Across Yale New Haven Health, COVID-19 cases have plummeted
COVID-19 hospitalizations at the five hospitals in the Yale New Haven Health system have declined by 45% over the past two weeks, YNHH officials reported Tuesday, with a third of those admitted having been vaccinated against the disease.
Not all of the vaccinated truly should be considered “breakthrough” cases, however, Dr. Thomas Balcezak, YNHH’s chief clinical officer, said during a virtual news briefing. That’s because some of those counted as COVID-19 patients arrive at the hospital for care that is unrelated to COVID-19, exhibit no symptoms of the disease and only are found to be infected because YNHH routinely tests all patients.
Only about 10% of the COVID-19 patients who are vaccinated exhibit symptoms, Balcezak said.
Of YNHH’s 74 COVID-19 patients Tuesday, 41 were at Yale New Haven Hospital, 21 were at Bridgeport Hospital, three were at Greenwich Hospital, six were at Lawrence + Memorial Hospital in New London and three were at Westerly Hospital, where hospitalizations had climbed to 15 at the beginning of the month.
Statewide, Tuesday’s hospitalizations were down by 15 to 294 since the day before, while 394 new cases were detected among 13,932 test results, a one-day positivity rate of 2.83%.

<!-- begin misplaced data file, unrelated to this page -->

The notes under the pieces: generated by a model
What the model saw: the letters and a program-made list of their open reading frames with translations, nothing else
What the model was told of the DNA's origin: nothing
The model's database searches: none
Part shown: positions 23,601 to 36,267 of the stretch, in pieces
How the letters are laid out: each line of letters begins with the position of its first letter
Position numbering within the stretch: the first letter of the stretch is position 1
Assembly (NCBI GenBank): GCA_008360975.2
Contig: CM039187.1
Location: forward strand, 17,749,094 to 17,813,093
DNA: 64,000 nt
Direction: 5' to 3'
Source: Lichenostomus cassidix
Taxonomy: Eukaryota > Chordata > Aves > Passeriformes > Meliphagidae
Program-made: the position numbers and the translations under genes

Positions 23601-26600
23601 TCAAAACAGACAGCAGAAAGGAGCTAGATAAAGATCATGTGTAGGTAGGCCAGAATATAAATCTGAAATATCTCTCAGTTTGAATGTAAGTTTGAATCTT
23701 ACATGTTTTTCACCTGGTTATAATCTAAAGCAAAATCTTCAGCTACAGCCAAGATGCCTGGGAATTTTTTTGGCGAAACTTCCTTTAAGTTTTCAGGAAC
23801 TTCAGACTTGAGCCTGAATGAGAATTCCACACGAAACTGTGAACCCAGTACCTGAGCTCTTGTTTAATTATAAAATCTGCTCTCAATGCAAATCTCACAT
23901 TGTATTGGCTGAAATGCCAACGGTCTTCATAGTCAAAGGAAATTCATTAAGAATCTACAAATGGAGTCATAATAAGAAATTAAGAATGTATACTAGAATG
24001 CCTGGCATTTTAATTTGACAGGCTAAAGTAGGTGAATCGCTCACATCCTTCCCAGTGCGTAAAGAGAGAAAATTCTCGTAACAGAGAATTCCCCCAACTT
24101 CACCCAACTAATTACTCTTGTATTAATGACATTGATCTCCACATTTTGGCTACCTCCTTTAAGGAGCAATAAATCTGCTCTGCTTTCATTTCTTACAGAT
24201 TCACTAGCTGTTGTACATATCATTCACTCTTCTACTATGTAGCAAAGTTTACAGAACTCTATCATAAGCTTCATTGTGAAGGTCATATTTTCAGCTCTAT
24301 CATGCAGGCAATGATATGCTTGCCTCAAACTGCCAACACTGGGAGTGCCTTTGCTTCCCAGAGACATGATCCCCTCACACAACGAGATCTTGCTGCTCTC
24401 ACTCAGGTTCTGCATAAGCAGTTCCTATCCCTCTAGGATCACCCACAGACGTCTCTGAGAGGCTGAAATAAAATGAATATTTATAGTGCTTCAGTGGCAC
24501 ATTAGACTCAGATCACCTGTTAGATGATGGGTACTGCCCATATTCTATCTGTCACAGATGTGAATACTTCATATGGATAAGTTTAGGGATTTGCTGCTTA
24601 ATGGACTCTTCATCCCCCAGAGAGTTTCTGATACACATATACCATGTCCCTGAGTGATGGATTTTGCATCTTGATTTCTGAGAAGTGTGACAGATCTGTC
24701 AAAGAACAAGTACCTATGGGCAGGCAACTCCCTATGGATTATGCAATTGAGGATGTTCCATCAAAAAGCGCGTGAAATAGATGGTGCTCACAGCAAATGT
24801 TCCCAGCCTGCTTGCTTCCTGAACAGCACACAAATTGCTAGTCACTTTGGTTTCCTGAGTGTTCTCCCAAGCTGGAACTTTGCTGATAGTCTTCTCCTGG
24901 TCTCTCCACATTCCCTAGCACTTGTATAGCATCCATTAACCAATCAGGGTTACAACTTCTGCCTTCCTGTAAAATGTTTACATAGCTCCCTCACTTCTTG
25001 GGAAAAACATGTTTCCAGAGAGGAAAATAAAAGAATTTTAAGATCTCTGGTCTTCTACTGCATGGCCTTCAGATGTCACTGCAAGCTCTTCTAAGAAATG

YNHH officials also reported Tuesday that nine days before a Sept. 30 deadline, well over 90% of the system’s health care workers and employees have complied with a company mandate that they be vaccinated against the coronavirus that causes the disease.
At least “a few” employees who refuse to be vaccinated and who are ineligible for an exemption for medical or religious reasons, will be leaving the company, Balcezak said. Asked to quantify “a few,” he said just over 700 individuals still have not gotten at least one dose of a coronavirus vaccine, a fraction of whom are full-timers, but he couldn’t predict how many were likely to end up resigning or being terminated.
Over the last couple of weeks, a significant number of employees have gotten the Johnson & Johnson single-dose vaccine at “vaccine fairs” organized by the company, Balcezak said.
“The J&J acceptance has been pretty remarkable,” said Marna Borgstrom, the YNHH chief executive officer. “So, we are hopeful that we won’t lose many people at all. ... The fact that other health care organizations are requiring vaccination as well means that people really have to look outside this field, probably, if they want to remain in the region.”
Borgstrom said YNHH prides itself on its workforce and has long sought to avoid terminating employees for other than performance issues.
“It’s a really painful thing to do,” she said. “In this case, our view is that the safety of the patient and their loved ones is paramount. Who’s going to come (to the hospital) if you don’t feel safe?”
Like other health care networks, YNHH is preparing to administer booster shots of Pfizer’s coronavirus vaccine to those 65 and older once the U.S. Food and Drug Administration grants full approval of the practice and the U.S. Centers for Disease Control and Prevention recommends it.
Both things could happen by the end of the week, Balcezak said.
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